Hints from the Health Department. Leaflet from the archive of the Society of Medical Officers of Health. Credit: Wellcome Collection, London
[Report of the Medical Officer of Health for London County Council]
The cases were all of the mild type and without exception occurred amongst
Facilities for vaccination on the school premises by public vaccinators were
granted whenever applications for vaccination were received from the parents,
and, at the written request of the parents, 70 children in one school were vaccinated.
The special arrangement whereby home contacts of smallpox are allowed to
attend school if in a healthy condition, which has now been in force for some years,
was continued. These contacts were kept under daily supervision by the school
nurses, whose services have again been used in connection with the daily surveillance
of schools attended by children notified as cases of smallpox.
The following table summarises the reports submitted by the school nurses
in connection with this work:—
|Division.||No. of visits to schools. (No. of schools concerned in brackets.)||No. of cases of smallpox found as a result of examination by school nurse.||No. of children excluded by school nurse with suspicious symptoms.||No. of home contacts supervised in school.||No. of absentees (home contacts) reported to borough medical officer of health.||No. of hours devoted to work.|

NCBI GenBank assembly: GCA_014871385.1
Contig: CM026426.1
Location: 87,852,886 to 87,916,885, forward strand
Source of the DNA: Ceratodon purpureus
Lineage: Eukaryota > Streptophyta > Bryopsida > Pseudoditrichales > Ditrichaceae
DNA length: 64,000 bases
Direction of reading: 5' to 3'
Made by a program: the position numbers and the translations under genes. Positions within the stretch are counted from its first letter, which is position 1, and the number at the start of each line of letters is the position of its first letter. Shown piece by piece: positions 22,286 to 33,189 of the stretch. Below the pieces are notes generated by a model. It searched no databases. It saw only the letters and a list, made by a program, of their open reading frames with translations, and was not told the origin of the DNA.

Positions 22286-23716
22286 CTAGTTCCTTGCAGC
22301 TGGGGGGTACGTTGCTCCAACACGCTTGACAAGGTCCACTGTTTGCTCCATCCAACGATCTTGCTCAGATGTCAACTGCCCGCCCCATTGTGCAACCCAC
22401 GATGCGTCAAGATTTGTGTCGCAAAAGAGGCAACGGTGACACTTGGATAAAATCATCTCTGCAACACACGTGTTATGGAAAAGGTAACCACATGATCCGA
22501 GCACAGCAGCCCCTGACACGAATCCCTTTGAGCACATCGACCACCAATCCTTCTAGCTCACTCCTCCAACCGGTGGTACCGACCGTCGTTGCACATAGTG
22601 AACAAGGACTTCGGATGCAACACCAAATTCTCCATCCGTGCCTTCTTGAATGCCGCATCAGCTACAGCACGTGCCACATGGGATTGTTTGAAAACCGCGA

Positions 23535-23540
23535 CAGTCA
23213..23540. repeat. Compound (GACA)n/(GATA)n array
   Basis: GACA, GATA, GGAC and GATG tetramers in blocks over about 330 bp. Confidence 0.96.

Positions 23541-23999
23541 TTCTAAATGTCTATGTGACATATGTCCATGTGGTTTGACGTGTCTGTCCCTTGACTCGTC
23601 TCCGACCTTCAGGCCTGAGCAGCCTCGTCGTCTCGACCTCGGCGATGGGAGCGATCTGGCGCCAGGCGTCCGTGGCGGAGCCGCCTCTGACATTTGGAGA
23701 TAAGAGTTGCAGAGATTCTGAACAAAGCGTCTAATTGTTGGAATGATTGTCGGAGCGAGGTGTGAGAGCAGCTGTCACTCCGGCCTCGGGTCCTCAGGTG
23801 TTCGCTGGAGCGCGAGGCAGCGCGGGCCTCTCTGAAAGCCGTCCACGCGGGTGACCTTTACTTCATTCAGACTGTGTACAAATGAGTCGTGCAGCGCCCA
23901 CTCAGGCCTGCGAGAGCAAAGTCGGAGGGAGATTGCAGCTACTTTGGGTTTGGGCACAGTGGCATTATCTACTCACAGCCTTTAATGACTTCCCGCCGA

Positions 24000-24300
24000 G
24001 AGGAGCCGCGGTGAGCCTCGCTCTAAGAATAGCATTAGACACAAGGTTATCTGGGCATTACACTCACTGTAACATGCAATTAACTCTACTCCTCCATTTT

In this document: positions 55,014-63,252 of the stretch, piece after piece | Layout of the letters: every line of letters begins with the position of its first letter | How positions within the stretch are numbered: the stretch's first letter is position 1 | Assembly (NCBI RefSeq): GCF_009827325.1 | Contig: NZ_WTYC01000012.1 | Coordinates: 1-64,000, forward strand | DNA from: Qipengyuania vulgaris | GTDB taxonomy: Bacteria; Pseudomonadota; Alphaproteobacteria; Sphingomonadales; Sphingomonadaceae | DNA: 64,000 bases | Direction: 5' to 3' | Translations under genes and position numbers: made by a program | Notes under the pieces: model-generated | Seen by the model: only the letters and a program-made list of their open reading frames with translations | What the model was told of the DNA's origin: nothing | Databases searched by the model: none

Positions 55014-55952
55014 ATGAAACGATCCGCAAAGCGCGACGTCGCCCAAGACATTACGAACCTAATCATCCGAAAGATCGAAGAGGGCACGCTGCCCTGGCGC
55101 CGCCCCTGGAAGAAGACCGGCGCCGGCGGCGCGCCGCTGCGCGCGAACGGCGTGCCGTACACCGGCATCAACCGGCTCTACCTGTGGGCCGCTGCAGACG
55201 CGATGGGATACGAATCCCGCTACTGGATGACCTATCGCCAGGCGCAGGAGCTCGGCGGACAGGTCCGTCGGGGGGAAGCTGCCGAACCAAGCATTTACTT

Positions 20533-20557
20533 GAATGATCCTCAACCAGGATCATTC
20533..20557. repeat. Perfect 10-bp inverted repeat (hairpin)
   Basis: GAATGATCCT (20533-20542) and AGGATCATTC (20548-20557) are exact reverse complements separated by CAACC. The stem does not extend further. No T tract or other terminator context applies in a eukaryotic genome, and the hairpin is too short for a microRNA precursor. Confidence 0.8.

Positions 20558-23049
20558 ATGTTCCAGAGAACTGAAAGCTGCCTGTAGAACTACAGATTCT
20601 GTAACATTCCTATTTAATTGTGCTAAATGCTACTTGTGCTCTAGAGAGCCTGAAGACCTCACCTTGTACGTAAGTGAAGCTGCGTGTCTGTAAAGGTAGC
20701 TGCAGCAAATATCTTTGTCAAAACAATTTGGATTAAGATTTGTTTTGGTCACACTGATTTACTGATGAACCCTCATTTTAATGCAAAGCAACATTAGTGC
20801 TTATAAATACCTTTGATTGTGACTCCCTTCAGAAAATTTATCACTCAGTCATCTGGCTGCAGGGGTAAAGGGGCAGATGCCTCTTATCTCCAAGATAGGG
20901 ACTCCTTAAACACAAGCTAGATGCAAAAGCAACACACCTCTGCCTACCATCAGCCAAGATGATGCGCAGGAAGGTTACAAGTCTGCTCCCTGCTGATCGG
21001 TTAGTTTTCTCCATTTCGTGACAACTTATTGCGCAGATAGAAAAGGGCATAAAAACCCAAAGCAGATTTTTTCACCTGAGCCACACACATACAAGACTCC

Experience of the type of mild smallpox again showed the difficulties arising
from the numbers of missed cases, and efforts were directed to ascertaining at the
earliest possible moment the reasons for absence from school. As a result of
intensive investigation and close co-ordination between the officers of the school
medical and nursing service, the school attendance staff and the borough health
services, a few previously undetected cases were brought to light.
The biennial epidemic of measles, which began in London in the autumn of
1933, continued until July, 1934. During the period of the epidemic (9 months)
38,949 cases were reported from the schools, compared with the 35,705 reported
during the epidemic (9 months) of 1931-32. A special report dealing with various
aspects of the epidemic, such as incidence, mortality, treatment, administrative
measures, use of serum, is being prepared for publication.
The following are the numbers of schools kept under daily supervision for
varying periods by the school nursing staff on account of the diseases mentioned :
whooping-cough, 38; chickenpox, 134; mumps, 111.
In the course of their visits to these schools, the school nurses inspected the
children and advised the head teachers as to exclusion or re-admission to school.
A reference to the action taken in connection with the ascertainment and
treatment of cases of scabies appears elsewhere in this report. The children at two
schools were kept under special observation for a time by school nurses on account
of the occurrence of several cases of the disease amongst the children.
Minor outbreaks of ophthalmia occurred during the year at four schools.
The children in the affected schools were kept under supervision by the school
medical and school nursing staffs, working in close co-operation with the borough
health services. Measures were taken to obviate the spread of infection through
the use of school towels.